When an elderly loved one starts to exhibit memory loss, dementia is often the first thing that occurs to family members and close friends. This can be a misleading and dangerous thing to assume for many reasons.
No one plans on getting divorced and it’s easy to be complacent about protecting your assets before marriage. Whether this is your first marriage, second, or even third, it pays to give extra attention to protecting your inherited assets from a divorcing spouse.
When you put your elderly loved one in the care of a facility, you expect them to be looked after, but elder abuse is more common than you may realize. You can help your loved one by paying attention to the following five telltale signs.
Talking to a loved one about end-of-life care is one of the hardest discussions to have. Whether it’s your elderly parents, an older relative, or someone else dear to your heart, it can feel callous to broach the subject of the end of their life.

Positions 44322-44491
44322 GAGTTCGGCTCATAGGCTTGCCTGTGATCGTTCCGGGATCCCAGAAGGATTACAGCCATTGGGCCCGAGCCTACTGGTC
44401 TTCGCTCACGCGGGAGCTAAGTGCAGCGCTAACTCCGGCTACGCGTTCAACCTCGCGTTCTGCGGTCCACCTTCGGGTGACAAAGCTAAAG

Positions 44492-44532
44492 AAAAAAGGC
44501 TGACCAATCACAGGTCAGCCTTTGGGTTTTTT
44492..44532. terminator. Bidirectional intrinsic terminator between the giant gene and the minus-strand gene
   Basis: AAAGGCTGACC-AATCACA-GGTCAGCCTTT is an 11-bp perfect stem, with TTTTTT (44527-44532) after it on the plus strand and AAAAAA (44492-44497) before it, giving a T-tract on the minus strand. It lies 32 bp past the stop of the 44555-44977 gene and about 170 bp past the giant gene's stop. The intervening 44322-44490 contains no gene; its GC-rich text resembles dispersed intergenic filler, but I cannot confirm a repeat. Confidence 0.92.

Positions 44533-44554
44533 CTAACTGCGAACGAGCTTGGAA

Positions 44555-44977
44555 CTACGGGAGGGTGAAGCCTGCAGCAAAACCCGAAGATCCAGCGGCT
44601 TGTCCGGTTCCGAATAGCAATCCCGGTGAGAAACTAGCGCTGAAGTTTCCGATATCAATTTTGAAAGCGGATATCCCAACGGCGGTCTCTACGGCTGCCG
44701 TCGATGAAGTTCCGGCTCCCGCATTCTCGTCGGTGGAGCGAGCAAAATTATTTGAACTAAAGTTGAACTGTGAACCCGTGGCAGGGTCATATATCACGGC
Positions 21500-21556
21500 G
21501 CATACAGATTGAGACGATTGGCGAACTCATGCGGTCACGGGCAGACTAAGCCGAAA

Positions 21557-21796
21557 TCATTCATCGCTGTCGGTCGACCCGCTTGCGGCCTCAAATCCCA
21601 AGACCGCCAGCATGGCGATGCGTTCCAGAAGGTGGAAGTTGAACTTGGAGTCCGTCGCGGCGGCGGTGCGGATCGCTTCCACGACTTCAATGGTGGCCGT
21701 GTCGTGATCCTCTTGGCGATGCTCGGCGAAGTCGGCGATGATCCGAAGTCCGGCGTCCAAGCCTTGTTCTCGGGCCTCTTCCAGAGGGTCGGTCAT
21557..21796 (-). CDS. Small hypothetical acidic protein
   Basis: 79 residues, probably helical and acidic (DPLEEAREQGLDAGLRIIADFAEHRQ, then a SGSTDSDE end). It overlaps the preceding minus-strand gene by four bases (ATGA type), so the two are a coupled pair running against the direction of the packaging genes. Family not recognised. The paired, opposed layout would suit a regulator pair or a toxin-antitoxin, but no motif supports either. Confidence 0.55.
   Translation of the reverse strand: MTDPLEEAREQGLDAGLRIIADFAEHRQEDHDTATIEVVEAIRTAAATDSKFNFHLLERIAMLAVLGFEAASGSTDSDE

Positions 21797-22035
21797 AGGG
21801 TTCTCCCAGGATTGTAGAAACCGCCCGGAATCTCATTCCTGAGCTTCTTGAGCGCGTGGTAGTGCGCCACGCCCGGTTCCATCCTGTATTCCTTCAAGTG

The Elder Financial Protection Organization (EFPO) reports that financial abuse is the “largest form of elder abuse, and it is growing.” If you are concerned about a loved one being financially abused, there are some signs to watch for.
Elder law is a specific specialty of law that pertains to aging and the needs of seniors and their loved ones. A lawyer who specializes in elder law in New Hampshire can assist the family with managing the issues associated with a senior who has a reduced capacity to cope with certain issues.
There are several crucial factors to consider when searching for an assisted living facility for your loved one. Because assisted care facilities differ widely, review the following eight tips before making this important decision.